(Bloomberg) -- Federal Reserve Bank of Cleveland President Loretta Mester said monetary policy is in a good place, adding that the central bank shouldn’t be in a hurry to cut interest rates.

Mester said she still expects inflation will fall further but that she wants to see more data to gain confidence it’s moving back toward the Fed’s 2% target. A strong economy and robust labor market are giving the Fed room to be patient with policy, she said.

“I still am expecting inflation to come down but I do think that we need to be watching and gathering more information before we take an action,” Mester said Wednesday at an event in Chagrin Falls, Ohio.

Earlier this month, Mester said she saw three rate cuts as likely appropriate this year but indicated at the time it was a “close call.” Mester, who currently votes on monetary policy, will step down at the end of June. 

Fed Governor Michelle Bowman said at a separate event in Washington that progress on inflation may have stalled and questioned the degree to which monetary policy is restraining the economy.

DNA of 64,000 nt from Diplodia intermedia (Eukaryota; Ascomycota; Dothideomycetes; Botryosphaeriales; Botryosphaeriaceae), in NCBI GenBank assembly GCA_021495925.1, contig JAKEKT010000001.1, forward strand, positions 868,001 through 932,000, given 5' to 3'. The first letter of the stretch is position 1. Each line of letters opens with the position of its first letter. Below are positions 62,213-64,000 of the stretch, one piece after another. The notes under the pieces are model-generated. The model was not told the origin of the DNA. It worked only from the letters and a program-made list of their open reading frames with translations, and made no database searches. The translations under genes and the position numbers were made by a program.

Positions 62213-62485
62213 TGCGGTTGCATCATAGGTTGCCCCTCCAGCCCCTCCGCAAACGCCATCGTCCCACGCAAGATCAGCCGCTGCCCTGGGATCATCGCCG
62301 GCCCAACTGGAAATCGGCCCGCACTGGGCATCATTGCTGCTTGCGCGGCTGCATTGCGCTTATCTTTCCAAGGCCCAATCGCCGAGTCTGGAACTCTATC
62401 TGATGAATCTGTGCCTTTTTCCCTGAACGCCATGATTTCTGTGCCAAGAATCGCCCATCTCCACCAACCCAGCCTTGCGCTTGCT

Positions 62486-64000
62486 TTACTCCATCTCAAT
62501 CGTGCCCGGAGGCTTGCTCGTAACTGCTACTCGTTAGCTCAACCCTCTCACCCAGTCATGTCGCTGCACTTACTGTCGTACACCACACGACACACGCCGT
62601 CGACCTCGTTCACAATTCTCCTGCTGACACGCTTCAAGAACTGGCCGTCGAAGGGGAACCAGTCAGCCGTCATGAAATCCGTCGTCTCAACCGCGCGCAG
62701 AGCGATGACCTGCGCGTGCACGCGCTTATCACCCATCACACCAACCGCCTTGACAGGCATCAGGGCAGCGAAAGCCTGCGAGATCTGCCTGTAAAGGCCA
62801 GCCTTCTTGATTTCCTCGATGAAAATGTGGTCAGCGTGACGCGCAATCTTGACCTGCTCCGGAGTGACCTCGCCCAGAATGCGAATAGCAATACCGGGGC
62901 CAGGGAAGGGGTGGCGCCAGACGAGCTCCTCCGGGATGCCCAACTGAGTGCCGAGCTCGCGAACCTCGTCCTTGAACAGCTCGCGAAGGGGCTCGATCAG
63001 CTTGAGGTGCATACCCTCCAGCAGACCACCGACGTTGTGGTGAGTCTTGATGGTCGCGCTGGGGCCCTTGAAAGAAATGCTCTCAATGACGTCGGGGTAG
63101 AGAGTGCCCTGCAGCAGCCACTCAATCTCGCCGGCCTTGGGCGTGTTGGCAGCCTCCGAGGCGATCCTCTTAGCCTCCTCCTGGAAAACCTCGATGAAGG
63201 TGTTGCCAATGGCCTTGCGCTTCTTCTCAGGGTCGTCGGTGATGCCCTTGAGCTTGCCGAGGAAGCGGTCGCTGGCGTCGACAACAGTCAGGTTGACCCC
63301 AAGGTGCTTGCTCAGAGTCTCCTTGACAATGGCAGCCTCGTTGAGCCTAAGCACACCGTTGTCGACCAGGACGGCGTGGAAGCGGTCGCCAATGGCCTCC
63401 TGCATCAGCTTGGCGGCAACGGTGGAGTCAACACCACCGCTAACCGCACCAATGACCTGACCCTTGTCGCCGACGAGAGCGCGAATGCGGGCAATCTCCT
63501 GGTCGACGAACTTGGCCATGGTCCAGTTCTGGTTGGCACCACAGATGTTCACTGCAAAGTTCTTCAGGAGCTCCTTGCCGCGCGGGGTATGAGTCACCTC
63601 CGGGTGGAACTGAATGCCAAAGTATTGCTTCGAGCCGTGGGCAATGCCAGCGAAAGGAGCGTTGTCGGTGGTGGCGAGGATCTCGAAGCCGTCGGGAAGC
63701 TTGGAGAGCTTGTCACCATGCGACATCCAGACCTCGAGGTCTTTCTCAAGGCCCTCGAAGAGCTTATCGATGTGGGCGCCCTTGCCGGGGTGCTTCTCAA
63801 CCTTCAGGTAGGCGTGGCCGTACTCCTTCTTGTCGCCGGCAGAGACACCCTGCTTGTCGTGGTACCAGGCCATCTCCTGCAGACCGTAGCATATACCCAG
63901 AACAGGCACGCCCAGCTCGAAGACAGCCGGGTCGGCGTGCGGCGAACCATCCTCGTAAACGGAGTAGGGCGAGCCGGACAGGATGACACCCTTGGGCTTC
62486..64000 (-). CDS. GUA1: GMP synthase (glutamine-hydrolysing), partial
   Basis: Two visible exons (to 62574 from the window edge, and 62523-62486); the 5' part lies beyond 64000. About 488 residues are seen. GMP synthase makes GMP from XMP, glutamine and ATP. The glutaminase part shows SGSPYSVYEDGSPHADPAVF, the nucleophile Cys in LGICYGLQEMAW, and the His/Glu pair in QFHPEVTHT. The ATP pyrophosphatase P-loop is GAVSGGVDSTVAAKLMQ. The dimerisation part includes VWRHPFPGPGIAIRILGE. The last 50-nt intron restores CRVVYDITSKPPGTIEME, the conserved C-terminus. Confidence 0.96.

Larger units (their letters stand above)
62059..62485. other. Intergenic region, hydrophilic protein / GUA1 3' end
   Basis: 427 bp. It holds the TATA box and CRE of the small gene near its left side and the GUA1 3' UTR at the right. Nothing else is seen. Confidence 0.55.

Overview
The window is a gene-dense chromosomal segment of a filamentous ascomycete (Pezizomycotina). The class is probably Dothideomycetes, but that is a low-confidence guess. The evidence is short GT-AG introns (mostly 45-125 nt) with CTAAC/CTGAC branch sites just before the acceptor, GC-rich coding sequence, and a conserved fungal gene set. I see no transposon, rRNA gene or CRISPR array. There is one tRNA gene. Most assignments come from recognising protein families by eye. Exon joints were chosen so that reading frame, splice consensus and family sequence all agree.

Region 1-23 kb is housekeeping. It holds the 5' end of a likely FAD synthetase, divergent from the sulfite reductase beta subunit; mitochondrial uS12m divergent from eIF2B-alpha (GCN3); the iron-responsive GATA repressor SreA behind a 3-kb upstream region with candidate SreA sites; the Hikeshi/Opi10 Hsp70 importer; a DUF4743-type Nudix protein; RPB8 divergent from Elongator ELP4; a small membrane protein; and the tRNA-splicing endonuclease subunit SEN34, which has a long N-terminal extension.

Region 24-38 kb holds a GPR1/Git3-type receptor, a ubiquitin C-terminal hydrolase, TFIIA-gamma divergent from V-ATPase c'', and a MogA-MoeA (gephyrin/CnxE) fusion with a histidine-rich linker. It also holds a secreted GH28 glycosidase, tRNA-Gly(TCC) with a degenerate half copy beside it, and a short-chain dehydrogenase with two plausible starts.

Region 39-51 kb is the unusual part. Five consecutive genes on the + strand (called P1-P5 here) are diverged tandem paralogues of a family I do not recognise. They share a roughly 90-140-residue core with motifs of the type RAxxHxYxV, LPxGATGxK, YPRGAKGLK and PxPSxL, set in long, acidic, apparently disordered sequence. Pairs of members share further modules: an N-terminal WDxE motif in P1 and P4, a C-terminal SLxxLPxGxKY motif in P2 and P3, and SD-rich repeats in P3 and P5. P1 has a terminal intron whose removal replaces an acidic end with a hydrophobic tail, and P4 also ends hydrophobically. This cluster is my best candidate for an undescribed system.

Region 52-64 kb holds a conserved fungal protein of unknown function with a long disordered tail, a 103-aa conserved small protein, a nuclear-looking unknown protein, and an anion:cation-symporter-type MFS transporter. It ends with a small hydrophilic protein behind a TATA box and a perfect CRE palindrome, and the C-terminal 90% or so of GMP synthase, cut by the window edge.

There “is a lot of financial market activity and a lot of continued growth that we wouldn’t have expected if policy was sufficiently tight,” Bowman said Wednesday. “I think it is restrictive. I think time will tell whether it is sufficiently restrictive.”

Fed officials have said they’re not in a rush to start cutting rates, which they’ve held in a range of 5.25% to 5.5% since July. Higher-than-expected inflation data in the first three months of this year has increased concern that it may take longer than previously thought to return to the Fed’s 2% target. 

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That data also led to a shift in tone by Chair Jerome Powell earlier this week. He said Tuesday that it’s appropriate to give policy further time to work, adding the Fed can keep rates steady for “as long as needed” should price pressures persist.

Bowman said there are some bright spots on the inflation front, such as a decline in food costs in many areas. But prices are still rising for some services, and housing and insurance continues to be “much more expensive than in the past.”

(Updates with comments from Bowman at separate event.)

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